Principles of Persuasion: Authority

Principles of Persuasion: Authority

In his book ‘Influence: The Psychology of Persuasion’, Robert Cialdini describes 6 principles of persuasion:

These principles can be used to nudge citizens into behaviours that are beneficial to them. This blog post will discuss the Authority principle. 

An introduction to Authority

Why does every toothpaste provider present research results from dentists in their advertisements? Why do Chief Executives make sure they dress smart? Why do the police wear their badge on their hat and their chest?

It’s because they are aware of the impact of authority. The Authority principle is the finding that we are more likely to follow those perceived as authorities or experts in their fields (Cialdini, 2007).  

Stanley Milgram famously highlights this in his ‘Shock’ experiment. Milgram manufactured a situation involving two people, one strapped to an electric shock machine and the other sitting with an instructor and an electric shock generator. Unbeknown to the participant with the electric shock generator, the participant strapped to the device was an actor. 

The instructor asked the actor a series of questions. Every time the actor got a question wrong, he would instruct the other participant (administrator) to administer a shock to the actor, starting from 15 volts and going up to 450 volts, which is considered extremely dangerous. The administrator could hear the actor’s screams and cries for help throughout the experiment. 

Milgram found that 65% of participants administered the full 450 volts to the actor, even after the actor feigned passing out, and all participants went up to 300 volts. 

This experiment highlights the human tendency to follow orders made by authority figures, even when they are immoral. (Milgram, 1963).        

How has it been used?

One method organisations and people use to benefit from the Authority principle is wearing uniforms. Chief Executives wear suits, police officers wear uniforms, fast food employees wear corporate attire, all to display authority and expertise. This has a significant effect.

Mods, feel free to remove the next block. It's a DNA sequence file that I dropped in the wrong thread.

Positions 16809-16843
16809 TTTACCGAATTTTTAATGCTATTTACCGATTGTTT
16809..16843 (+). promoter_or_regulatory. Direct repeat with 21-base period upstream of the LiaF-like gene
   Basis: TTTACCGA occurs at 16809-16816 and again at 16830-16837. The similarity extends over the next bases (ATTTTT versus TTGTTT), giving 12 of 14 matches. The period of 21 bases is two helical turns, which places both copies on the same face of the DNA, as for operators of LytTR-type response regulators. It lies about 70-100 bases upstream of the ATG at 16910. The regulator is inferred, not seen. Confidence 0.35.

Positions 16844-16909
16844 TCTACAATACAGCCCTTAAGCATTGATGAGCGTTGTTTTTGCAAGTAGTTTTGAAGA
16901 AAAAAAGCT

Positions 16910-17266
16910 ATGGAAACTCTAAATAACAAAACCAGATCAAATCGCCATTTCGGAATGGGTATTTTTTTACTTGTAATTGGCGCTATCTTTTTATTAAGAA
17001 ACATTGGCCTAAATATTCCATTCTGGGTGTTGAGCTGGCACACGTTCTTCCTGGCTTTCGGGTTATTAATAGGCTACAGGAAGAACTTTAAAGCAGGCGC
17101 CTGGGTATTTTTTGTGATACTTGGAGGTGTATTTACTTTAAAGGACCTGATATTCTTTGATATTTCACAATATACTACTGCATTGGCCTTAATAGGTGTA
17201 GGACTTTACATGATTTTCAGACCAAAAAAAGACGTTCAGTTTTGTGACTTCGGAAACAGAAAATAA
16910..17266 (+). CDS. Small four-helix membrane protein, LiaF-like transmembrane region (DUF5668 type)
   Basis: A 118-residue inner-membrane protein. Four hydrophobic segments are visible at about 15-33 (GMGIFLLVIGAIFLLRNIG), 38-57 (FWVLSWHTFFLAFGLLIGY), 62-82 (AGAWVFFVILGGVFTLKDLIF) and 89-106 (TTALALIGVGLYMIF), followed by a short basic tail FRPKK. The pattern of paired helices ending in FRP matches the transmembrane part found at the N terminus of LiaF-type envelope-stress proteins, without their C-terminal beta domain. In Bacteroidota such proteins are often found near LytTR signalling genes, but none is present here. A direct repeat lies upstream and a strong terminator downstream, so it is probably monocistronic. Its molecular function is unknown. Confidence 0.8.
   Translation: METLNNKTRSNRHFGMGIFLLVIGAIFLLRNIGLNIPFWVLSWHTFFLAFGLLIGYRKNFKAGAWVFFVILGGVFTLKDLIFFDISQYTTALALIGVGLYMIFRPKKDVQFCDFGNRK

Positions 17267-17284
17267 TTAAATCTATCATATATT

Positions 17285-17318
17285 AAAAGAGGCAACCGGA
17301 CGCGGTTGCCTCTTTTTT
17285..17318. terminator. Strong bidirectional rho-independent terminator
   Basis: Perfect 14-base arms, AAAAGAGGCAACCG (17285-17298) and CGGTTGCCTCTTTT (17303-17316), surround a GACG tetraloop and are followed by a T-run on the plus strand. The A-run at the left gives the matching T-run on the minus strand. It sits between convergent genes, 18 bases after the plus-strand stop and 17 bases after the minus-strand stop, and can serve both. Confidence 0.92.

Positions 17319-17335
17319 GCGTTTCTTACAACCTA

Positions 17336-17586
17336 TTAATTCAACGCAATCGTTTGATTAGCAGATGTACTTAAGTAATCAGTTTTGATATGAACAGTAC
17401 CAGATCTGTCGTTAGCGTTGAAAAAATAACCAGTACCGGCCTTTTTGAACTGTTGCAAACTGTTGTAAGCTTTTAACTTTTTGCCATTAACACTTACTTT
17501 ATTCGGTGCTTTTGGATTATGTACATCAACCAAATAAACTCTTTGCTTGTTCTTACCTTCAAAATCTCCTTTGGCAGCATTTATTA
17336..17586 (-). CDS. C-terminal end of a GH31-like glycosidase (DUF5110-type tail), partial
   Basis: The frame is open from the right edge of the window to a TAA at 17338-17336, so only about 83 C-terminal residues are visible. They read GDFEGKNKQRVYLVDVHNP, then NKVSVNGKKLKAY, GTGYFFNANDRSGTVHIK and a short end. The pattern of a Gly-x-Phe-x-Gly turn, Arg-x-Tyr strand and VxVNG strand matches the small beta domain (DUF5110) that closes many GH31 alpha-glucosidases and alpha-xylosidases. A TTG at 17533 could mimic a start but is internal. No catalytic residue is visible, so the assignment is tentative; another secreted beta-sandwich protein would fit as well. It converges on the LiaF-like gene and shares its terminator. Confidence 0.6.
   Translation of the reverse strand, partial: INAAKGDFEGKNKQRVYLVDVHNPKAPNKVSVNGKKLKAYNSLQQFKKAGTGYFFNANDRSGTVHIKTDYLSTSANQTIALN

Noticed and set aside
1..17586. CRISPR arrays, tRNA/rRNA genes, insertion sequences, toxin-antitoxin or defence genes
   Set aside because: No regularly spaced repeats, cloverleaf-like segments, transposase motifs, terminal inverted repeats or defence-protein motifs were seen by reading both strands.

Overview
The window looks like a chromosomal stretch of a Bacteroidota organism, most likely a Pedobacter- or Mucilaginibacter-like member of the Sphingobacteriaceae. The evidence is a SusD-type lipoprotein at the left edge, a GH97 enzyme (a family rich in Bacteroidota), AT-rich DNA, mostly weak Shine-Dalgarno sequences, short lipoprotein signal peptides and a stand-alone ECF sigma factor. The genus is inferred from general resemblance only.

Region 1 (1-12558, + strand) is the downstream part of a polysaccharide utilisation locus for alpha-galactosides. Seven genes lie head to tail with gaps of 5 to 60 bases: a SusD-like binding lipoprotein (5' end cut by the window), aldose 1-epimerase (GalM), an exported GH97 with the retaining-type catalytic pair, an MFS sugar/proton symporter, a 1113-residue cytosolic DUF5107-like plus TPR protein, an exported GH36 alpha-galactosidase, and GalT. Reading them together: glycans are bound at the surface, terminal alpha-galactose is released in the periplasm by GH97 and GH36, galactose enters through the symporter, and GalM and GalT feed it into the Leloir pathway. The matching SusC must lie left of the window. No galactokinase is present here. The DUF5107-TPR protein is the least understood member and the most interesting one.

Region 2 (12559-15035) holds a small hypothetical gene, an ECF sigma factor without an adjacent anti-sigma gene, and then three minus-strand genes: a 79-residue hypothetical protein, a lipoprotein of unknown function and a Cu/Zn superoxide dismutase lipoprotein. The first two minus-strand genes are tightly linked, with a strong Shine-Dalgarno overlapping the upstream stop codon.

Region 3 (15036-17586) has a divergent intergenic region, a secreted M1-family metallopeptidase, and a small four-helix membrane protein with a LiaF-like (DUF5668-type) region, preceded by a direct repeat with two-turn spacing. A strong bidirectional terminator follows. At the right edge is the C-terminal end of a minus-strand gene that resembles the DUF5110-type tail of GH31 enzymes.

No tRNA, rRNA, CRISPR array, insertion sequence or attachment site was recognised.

Leonard Bickman, a psychologist, approached pedestrians in a street in Brooklyn, pointing toward a fellow citizen standing next to a parking meter and saying, ‘This fellow is over-parked at the meter but doesn’t have any change. Give him a dime!’. Bickman found that when he was dressed as a guard, 89% of pedestrians obliged. However, when dressed as a civilian, this number dropped to 33% (Bickman, 1974). 

How can it be used digitally?

With webpages now a window into organisations, many use techniques to benefit from the Authority principle online. For instance, leading UK law firm Hugh James host an ‘About Us’ page that features these techniques. 

At the top of the page there is an image of a professional looking office space, emphasising accomplishment. Midway down the page, they promote that they are a top 100 UK Law firm and that they have many clients and staff members, underlining their status as leaders in their field. Finally, there is a Solicitors Regulation Authority emblem in the footer, confirming that they are experts at practising law (Hugh James, 2022).

Users will likely feel safe and confident contacting Hugh James after seeing these features on their website.  

What to be careful of

Expert bias is one thing to be wary of. Expert bias is when people treat the opinion of experts and specialists as incontrovertible and trustworthy and to use it as the basis for making their own decisions and judgements (Zaleśkiewicz, 2017).  

If we are positioning ourselves as experts and authority figures to influence behaviour, we need to be conscious of the effect our opinion can have. People will follow what we say, so we need to make sure that we promote what we know to be true but, more importantly, highlight what we are not certain of ourselves. 

How can this help Welsh local authorities?

Local authorities can highlight their expertise to citizens to improve trust. Local authorities have a range of responsibilities and provide many, many services to meet these responsibilities. By highlighting the expertise held within all of these local authority teams, citizens will trust that they are in safe hands. 

How do you think Authority can help citizens and local authorities? Let us know in the comments. 

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